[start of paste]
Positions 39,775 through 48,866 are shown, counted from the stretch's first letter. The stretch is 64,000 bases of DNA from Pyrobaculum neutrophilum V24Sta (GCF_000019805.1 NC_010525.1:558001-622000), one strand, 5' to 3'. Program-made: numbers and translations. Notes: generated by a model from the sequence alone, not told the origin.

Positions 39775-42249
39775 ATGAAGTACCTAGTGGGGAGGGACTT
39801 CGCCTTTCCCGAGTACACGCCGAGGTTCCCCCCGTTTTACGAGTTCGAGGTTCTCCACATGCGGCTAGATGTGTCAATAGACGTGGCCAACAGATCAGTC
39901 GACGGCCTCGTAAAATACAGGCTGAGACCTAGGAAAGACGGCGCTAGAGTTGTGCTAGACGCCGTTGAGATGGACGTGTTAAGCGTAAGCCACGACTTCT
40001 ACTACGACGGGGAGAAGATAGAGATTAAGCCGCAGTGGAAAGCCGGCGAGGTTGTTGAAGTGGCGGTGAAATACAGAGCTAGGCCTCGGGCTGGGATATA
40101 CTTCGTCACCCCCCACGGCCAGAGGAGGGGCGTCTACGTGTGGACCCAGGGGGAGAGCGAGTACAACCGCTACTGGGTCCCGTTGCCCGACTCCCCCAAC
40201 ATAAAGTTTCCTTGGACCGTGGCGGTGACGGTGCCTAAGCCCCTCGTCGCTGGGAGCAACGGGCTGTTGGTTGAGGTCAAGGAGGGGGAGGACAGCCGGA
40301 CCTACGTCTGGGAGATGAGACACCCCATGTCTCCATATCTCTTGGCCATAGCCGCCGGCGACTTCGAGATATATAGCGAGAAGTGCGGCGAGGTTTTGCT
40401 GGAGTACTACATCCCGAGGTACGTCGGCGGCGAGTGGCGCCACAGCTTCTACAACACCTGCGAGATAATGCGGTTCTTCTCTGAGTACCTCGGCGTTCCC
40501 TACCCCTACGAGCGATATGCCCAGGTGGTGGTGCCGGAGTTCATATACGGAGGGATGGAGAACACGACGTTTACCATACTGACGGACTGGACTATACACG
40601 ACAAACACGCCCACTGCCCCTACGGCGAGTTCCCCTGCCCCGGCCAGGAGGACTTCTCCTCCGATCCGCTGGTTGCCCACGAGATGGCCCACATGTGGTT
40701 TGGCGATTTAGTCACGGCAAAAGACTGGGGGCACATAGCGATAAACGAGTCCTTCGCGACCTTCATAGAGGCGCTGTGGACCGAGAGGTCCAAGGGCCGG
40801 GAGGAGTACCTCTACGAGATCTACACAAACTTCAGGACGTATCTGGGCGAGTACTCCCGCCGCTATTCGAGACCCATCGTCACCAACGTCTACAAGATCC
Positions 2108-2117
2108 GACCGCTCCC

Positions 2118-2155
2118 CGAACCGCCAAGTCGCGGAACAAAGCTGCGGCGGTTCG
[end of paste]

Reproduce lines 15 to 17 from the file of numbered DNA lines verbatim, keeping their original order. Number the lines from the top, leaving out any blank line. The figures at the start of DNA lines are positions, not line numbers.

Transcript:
Positions 2108-2117
2108 GACCGCTCCC

Positions 2118-2155